Beyond the spotlight glaring on China’s leader Hu Jintao as he kicks off his US visit are some intriguing movements in Beijing’s foreign reserves management.
Then we had reports last week that China sold off a net Y81.3bn of Japanese government bonds in November. That was barely two months after Beijing provoked alarm in Tokyo with its record buy of JGBs in July.
Now, it emerges that China was among the top sellers of US Treasuries in November. As the FT reports:
China and Russia were the major sellers of US Treasuries in November as bond yields surged sharply higher that month, according to the latest government data. The US Treasury reported on Tuesday that private investors sought more dollar-denominated stocks and bonds in November than October, offsetting record sales by foreign governments.
Net purchases of US long-term equities, notes and bonds were $85.1bn in November, the highest level since August, and up sharply from net buying of $28.9bn in October. Official foreign investors sold a net $40.8bn of US assets, eclipsing the earlier peak of $38.7bn selling recorded in May 2010. Net purchases made by private investors amounted to $79.8bn.
These flows occurred as the yield on 10-year notes jumped from a low of 2.46 per cent to a high of 2.96 per cent during the first half of November. The rise in yields followed the Federal Reserve starting its second round of purchases of Treasury debt, known as quantitative easing, that month.
China remained the largest foreign holder of US Treasuries but its portfolio shrank $11.2bn to $895.6bn in November, the report added. Some analysts see the flows as post “QE2” profit-taking — particularly for China, which boosted its Treasury holdings in the months before the Fed launched its new bond buying programme.
Alan Ruskin, a Deutsche Bank strategist, told the FT it was “too early to infer that China is shifting its diversification stance after a period early in the year when it appeared reluctant to add to US dollar assets.”
But as the WSJ noted, the timing of the data, just hours ahead of Hu’s official visit to Washington, could add to fears that any significant sale of Treasuries by China will drive up borrowing costs for US consumers and business — and hurt the US economy.
Similar concerns plagued Japanese investors last week, following news of China’s November JGB sales. However, several analysts including Mizhuo Research Institute in Tokyo ruled out any diabolical plot by Beijing to dump JGBs — not least because China bought a net Y262.5bn of Japanese financial assets in October, according to Ministry of Finance current account data.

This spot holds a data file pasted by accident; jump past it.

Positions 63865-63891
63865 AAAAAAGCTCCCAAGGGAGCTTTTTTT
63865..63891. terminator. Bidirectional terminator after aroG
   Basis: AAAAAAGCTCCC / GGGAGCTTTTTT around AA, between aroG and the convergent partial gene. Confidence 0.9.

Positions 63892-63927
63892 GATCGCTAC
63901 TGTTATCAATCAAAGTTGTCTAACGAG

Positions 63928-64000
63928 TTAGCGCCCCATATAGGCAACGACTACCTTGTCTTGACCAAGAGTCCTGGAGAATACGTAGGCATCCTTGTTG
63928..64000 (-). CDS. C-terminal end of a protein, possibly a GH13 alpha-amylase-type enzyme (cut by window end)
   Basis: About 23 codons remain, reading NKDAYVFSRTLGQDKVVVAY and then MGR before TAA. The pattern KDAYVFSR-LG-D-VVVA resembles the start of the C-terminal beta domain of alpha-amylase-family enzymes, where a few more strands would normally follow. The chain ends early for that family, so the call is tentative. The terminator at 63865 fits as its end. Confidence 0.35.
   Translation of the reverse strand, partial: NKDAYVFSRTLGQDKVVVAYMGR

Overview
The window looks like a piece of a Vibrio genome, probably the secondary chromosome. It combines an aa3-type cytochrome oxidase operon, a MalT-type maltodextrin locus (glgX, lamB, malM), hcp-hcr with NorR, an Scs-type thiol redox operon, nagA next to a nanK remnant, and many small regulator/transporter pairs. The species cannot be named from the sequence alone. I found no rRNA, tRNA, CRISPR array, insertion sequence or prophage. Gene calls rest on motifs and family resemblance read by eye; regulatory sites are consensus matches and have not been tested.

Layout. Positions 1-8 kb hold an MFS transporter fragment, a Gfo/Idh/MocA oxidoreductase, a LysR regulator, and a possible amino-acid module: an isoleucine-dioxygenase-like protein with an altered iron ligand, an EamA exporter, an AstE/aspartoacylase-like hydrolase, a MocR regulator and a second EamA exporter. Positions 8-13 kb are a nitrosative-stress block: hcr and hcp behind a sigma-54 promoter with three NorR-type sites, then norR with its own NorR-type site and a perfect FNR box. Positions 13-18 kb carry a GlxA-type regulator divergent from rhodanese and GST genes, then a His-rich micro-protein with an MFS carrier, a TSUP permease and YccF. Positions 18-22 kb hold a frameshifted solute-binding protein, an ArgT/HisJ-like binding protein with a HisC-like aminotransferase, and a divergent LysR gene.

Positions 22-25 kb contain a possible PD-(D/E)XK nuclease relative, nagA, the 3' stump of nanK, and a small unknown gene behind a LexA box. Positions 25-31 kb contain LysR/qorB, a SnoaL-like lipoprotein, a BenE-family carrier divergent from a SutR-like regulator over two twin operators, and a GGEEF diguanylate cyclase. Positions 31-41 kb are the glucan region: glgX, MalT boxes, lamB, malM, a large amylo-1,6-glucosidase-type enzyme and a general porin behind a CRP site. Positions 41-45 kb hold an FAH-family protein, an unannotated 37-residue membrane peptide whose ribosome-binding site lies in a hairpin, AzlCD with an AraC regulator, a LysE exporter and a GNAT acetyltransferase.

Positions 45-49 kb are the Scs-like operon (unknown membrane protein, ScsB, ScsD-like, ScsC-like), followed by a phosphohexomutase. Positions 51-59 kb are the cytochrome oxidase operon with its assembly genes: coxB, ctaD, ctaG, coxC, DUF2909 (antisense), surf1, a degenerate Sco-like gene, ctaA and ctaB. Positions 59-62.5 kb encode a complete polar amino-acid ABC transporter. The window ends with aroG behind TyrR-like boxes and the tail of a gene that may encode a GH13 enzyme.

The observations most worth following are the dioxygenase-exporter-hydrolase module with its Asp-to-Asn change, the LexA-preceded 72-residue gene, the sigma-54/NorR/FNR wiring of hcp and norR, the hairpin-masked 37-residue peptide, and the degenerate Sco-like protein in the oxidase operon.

But some commentators, such as Hong Kong-based research house Gavekal have dark theories – especially when it comes to China’s JGB sales. As it noted in a recent client newsletter:
At this time last year, China was making headlines for its sudden appetite for JGBs. An appetite which left most scratching their heads as to whether China was trying to push up the yen? Send a message to Washington? Or simply blindly looking into the rear-view mirror when allocating to bonds? As it turns out, it now seems that China has lately been busy unloading the hoard of JGBs it bought in the second half of last year (according to the latest MoF data), leading one of our readers to ask us: ‘were you expecting the Chinese to be active punters of foreign bonds?’
But there may also be more to the about-face, Gavekal continues:
1. Politics?: China may have bought a bunch of JGBs when the [ruling] DPJ came to power as a ‘measure of goodwill’ towards the DPJ – and animosity towards the LDP … And then, a few months later, when the DPJ imprisoned a Chinese boat captain, it became clear that not much had changed in a Chinese-Japanese relationship marked mostly by fear and mistrust. With that, the Chinese sold their JGBs…
2. Monetary Policy?: China’s diversification into JGBs and other assets might have been a signal to the US amid mounting political pressure on RMB manipulation, that China can purchase other assets than UST. However, with Treasury pressures on the RMB now somewhat abating… the need for JGB accumulation is no longer there. A variant of this is that China is importing a lot from Japan, and with the inflation problems China is experiencing, maybe China wants to weaken the yen somewhat to reduce its import bill?
3. Portfolio Diversification?: Perhaps China’s decision to buy JGBs was primarily ‘quant driven’ in that in 2008 and 2009, JGBs were the best diversification for a portfolio as each time the markets wobbled, the Japanese repatriated their cash and JGBs and the yen went up. However, this is no longer the case. In this latest Irish/Portugal/Spain hiccup, the yen has not really shot up and JGBs have been weak. So maybe the Chinese are letting go of their JGBs because they no longer provide the diversification that they use to?
The simple fact is that both politically and economically, China is making a big push to woo Europe, it’s more or less giving a cold shoulder to Japan, and it is warning the US not to push it around. Its sovereign investments partly reflect such geo-political and economic considerations, and the growing need to diversify its vast store of FX reserves.
As Gavekal concludes, “investing $2.8 trillion is not as easy as it sounds”.
In-depth report: China shapes the world – FT.com
Hu visit is one stop on a much longer journey – FT
Hu’s feel-good tour of the US likely to be a bit chilly – WSJ
US Treasuries – Lex